- In the 1880s, scholars began to make that connection. Fleay, BCED acnowledged the possibility that the unnamed playwright might be John Marston but (without explanation) preferred Anthony Wadeson (1, #24, p. 69); he also repeated Collier's opinion that the dramatist's name was unknown to Henslowe (1, #30, p. 125). By 1899, Roscoe A. Small had developed a full-blown narrative connecting the payment to maxton/mastone/Marston with the "other Jentellman" in the record for "Robert II, King of Scots" (pp. 90-91). Greg II puzzled over the identity of the "other" playwright, but he was unconvinced it might have been Marston; he offered Henry Porter because he was "the only other writer in Henslowe's pay with whom Jonson is known to have collaborated" (#182, p. 206). Greg had, in his edition of the diary, transcribed mr mastone in bold, thus flagging it as a forgery, but Foakes and Rickert say that they "think it was inserted by Henslowe" (p. 124, n. 2). Current Marston biographers are not invested too heavily in identifying the "other Jentellman" as Marston (see, for example, the Marston entry in the Oxford DNB). The positions of Gurr and Wiggins illustrate the generally mixed opinion. Gurr lists Marston as co-author of "The Scots Tragedy" and links the maxton/mastone entry to that play in a note (#132, p. 245, n. 98). Wiggins, Catalogue (#1204) dismisses Ian Donaldson's repetition of the identification of the maxton/mastone entry with the "other Jentellman," observing that "in-earnest payments [for "Robert II"] were already a long way advanced by then"; he assigns the 28 September payment to an unnamed play solely by Marston (#1209).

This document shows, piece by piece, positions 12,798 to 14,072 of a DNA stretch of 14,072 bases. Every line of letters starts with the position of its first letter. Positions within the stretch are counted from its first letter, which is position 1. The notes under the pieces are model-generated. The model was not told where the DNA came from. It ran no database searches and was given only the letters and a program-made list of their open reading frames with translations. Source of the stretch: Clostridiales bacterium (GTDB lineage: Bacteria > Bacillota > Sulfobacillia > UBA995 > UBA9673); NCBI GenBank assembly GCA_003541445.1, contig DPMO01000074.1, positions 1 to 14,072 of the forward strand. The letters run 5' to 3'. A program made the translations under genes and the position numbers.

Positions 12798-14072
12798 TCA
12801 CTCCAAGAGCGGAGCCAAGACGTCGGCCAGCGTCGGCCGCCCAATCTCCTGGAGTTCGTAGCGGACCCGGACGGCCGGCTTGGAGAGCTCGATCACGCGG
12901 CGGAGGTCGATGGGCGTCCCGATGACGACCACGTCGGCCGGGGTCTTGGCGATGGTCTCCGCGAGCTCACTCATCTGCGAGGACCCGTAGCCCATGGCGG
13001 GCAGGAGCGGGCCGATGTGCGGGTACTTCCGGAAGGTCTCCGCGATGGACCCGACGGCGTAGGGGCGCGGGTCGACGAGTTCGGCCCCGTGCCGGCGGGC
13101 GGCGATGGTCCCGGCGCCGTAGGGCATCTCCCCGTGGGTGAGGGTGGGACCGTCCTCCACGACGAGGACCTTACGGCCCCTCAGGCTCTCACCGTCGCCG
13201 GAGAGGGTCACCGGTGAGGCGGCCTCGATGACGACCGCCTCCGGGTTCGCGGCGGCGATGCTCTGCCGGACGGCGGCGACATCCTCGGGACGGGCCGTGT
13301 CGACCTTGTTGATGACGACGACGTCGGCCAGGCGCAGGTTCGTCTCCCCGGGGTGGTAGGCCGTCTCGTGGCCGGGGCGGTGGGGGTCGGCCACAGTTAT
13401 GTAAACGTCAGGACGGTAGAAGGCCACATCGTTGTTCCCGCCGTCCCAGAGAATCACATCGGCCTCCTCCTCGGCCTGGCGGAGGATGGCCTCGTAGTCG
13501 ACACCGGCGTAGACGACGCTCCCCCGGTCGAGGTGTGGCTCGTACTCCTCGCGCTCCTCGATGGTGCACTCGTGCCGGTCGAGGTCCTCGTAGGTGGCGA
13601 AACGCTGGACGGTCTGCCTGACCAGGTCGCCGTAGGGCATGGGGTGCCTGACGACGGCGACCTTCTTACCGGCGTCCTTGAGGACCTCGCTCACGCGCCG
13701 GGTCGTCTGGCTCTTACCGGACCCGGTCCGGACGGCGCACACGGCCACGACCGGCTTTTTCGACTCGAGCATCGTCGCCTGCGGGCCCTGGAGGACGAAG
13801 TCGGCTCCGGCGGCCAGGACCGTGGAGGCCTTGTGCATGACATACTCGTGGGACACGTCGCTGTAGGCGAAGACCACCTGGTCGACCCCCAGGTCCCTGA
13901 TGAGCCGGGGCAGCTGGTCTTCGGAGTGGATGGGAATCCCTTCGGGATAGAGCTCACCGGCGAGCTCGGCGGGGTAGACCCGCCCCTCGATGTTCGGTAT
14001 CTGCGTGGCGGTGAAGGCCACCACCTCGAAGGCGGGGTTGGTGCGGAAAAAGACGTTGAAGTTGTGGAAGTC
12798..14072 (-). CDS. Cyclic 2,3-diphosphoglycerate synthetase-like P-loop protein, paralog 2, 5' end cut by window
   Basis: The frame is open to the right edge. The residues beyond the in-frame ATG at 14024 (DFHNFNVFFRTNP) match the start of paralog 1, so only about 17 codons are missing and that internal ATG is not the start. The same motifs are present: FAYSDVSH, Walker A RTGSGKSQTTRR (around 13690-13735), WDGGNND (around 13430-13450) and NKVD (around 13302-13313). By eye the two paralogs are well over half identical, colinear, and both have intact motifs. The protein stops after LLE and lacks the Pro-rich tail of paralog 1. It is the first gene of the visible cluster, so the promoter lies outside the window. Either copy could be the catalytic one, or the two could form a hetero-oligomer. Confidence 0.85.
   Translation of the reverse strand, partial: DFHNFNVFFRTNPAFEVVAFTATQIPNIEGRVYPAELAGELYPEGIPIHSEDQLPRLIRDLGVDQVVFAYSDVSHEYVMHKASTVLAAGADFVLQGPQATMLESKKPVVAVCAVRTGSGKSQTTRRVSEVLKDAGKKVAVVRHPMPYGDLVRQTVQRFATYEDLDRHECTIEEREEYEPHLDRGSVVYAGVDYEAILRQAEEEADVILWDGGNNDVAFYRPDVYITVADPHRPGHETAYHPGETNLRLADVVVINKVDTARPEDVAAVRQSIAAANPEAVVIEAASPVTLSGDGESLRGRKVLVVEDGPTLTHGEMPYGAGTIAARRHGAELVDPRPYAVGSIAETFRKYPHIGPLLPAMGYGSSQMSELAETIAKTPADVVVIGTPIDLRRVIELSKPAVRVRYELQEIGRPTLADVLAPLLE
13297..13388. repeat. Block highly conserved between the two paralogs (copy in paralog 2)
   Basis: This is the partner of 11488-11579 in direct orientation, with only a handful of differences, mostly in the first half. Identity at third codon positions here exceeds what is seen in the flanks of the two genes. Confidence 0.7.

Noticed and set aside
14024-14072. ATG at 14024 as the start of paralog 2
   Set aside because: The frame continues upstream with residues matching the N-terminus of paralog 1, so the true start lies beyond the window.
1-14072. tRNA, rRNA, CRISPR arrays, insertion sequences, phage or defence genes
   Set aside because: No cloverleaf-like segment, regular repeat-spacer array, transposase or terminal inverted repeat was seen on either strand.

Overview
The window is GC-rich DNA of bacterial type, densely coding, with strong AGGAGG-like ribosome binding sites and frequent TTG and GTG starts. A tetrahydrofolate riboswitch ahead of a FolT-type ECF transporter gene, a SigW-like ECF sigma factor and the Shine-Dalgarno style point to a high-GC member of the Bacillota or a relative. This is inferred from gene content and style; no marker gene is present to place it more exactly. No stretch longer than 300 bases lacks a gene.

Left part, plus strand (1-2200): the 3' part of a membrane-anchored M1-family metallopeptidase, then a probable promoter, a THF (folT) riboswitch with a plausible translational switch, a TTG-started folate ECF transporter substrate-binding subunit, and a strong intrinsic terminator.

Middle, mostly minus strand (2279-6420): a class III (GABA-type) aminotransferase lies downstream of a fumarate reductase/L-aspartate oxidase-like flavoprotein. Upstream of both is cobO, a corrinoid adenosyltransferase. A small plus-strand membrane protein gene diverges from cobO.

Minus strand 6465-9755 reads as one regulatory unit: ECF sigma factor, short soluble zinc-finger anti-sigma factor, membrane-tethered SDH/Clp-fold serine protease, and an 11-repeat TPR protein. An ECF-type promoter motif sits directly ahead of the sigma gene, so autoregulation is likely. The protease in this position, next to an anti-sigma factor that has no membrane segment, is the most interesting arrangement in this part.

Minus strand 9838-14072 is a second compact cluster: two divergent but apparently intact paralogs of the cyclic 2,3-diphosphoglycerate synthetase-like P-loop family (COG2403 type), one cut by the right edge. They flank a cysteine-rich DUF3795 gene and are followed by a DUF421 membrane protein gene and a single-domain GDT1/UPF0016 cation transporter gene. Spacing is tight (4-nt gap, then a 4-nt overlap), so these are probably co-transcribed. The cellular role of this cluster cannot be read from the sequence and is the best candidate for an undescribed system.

What was the theatrical appeal of the title character?
- Shapiro, considering the popular appeal of the history of Robert II, asks "what associations 'Robert II' might have had for Elizabethan theatregoers" and decides "not many" (p. 439). Elaborating,he observes that "Robert II does not figure largely in any famous myths, was not celebrated for any great military victories, and ranked low in standing among Scottish monarchs" (p. 439). Nevertheless, he was "the first of the Stuart monarchs, and as such James's lineal ancestor" (p. 439). That word "lineal" is key, both as help and hindrance. It was a help in that Robert II "fathered twenty-one children"; it was a hindrance in that only "'four were indisputably born in wedlock'" (Shapiro [p. 443] here quotes Ranald Nicholson, Scotland: The Later Middle Ages [1974, p. 185]). Characterizing Holinshed's version of Robert's domestic history (Chronicles, p. 245), Shapiro summarizes the result as "a dramatic narrative of adultery, illegitimacy, old love rekindled, fortuitous and timely deaths of unwanted spouses, and fraternal struggle for succession" (p. 444).